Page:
Sunday, September 28, 2014

Eighteen amazing tables....

Damn! just came up with the most amazing collection of tables - I nearly drooled on my laptop looking at them! This one is possibly my favorite - 

A log table Designed by John Houshmand

Glass River Table Designed by Greg Klassen

A recycled jet engine table Designed by MotoArt - WAY cool!

Not my favorite - it looks like it could be uncomfortable sitting there for a long time, but it's a fun design.... the swing set table designed by Duffy London

Want to go on a picnic in your own home? Check out this table designed by Haiko Cosnelissen.

OK, maybe these are my favorites - my friends have been sending me a link to these tables for the last six months! Wood and aluminum tables Designed by Hilla Shamia.


I can't seem to figure out who made this Leaf table, but it is gorgeous. 

Again - not my style, but I can appreciate all the hard work that went into making these dripping chocolate tables designed by Matthew Robinson.

There are a few more - here's a link to see all eighteen. Take a step back from your keyboard - no drooling!

Thursday, September 25, 2014

Making a wooden spoon

Did you know that I collect wooden kitchen utensils?  I'm kind of selective, so not just any random spatula or spoon earns a place in my collection. I've bought quite a few from TreeStump Woodcrafts over the years, they make some terrific pieces. 

But I really love the one I just bought one from Karen Howl, of HowlWoodworks. 

She makes lovely pieces up (over?) in Trinidad, Colorado.

 When I received the one she sent me recently, I was inspired to make one.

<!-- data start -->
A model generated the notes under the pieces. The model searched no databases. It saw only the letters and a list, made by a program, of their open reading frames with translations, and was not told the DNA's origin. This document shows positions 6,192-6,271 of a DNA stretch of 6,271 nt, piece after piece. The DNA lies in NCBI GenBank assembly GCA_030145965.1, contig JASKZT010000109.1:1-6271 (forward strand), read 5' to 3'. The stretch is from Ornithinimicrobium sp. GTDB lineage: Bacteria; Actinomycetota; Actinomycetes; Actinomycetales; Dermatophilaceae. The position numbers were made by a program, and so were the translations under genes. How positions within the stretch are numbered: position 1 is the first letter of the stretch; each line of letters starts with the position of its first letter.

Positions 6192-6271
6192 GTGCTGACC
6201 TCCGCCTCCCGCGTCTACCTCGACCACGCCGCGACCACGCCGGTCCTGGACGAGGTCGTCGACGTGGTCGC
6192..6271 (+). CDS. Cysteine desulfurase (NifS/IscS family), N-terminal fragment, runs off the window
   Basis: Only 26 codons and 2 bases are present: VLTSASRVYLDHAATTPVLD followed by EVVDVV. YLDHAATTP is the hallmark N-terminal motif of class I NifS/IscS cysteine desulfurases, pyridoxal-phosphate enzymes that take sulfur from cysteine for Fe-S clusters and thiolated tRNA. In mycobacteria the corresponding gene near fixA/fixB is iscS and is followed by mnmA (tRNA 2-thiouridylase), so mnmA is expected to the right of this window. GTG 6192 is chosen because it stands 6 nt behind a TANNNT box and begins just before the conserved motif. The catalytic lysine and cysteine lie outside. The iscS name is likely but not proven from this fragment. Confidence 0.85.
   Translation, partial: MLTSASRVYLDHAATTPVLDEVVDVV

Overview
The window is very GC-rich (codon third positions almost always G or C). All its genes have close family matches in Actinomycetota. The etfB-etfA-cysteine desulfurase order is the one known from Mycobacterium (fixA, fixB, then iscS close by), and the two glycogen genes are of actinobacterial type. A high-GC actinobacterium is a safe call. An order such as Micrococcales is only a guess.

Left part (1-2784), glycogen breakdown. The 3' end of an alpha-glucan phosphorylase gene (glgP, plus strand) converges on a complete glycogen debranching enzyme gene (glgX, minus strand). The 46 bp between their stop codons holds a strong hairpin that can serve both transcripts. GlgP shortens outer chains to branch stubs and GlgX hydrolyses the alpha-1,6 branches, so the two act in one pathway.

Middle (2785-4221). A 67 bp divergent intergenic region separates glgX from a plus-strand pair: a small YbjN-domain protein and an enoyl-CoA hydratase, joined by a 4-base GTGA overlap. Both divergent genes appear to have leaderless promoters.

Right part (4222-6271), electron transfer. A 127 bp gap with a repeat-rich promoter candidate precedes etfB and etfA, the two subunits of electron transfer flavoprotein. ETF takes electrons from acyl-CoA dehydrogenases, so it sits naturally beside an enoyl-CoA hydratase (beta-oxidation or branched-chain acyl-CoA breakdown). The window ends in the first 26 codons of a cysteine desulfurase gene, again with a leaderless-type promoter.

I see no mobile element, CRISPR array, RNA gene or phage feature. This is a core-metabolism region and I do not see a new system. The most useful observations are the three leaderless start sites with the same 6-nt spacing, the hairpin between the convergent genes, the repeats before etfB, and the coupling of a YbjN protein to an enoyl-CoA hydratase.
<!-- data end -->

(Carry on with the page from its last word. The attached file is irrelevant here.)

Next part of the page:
So I started doing a bit of research, and found this. I seriously need to make one of these ladles! I need to start searching for the perfect piece of wood.

Friday, September 19, 2014

With the help of some friends.....

Once again, I am so fortunate to have people in my life willing to help me when it's time for heavy lifting! The school is expanding, and I've spread out into the bay next-door. 

Humble beginnings; there is a TON of work to be done!

 Eric, Lupe and Denny volunteered to help move the heavy stuff - and wow, they knocked everything out in half the time I thought it would take.

Meanwhile, Denny and I have started making workbenches - the new side of the shop will have some individual benches, set up in a classroom-like lay-out. Here's the first one I built, to test it out. 

Dennis, the instructor in the current router class, thinks it's a sweet bench, and he's pretty much a woodworking genius, so - once it passed his approval - we started making the rest. 

 These benches will get a lot of use (and abuse!) so we wedged all of the mortise and tenon joints...

 a lot of work, but it's worth it!

These benches will last a lifetime!

The tops go on the benches today, and although it feels like it took forever to build these, we really only spent about 35 hours building 8 benches. I'm all about the effeciency  of building things - we knocked these out with the help of jigs and tool set-ups that allowed us to cut mortise and tenons very quickly.

Here's how I felt at the end of the day, when all eight benches were assembled:

Speaking of friends - check out this video of some very helpful friends, helping with a barn raising in Ohio.

Now THAT is team work!

A big thank-you to Eric, Lupe and Denny for helping me move - I can't tell you how much I appreciate your hard work!

Tuesday, September 16, 2014


This is a little embarrassing, but I've had this DowelMax doweling jig for around 8 months, without trying it out. Shame on me... 

It arrived having been inspected by Customs agents,

 who kindly left me a note saying I was safe. 

Also - they left me a "joke"  - at least that's what I think this was. 

A random bored agent scribbling things on the back of official Customs paperwork... hmmm....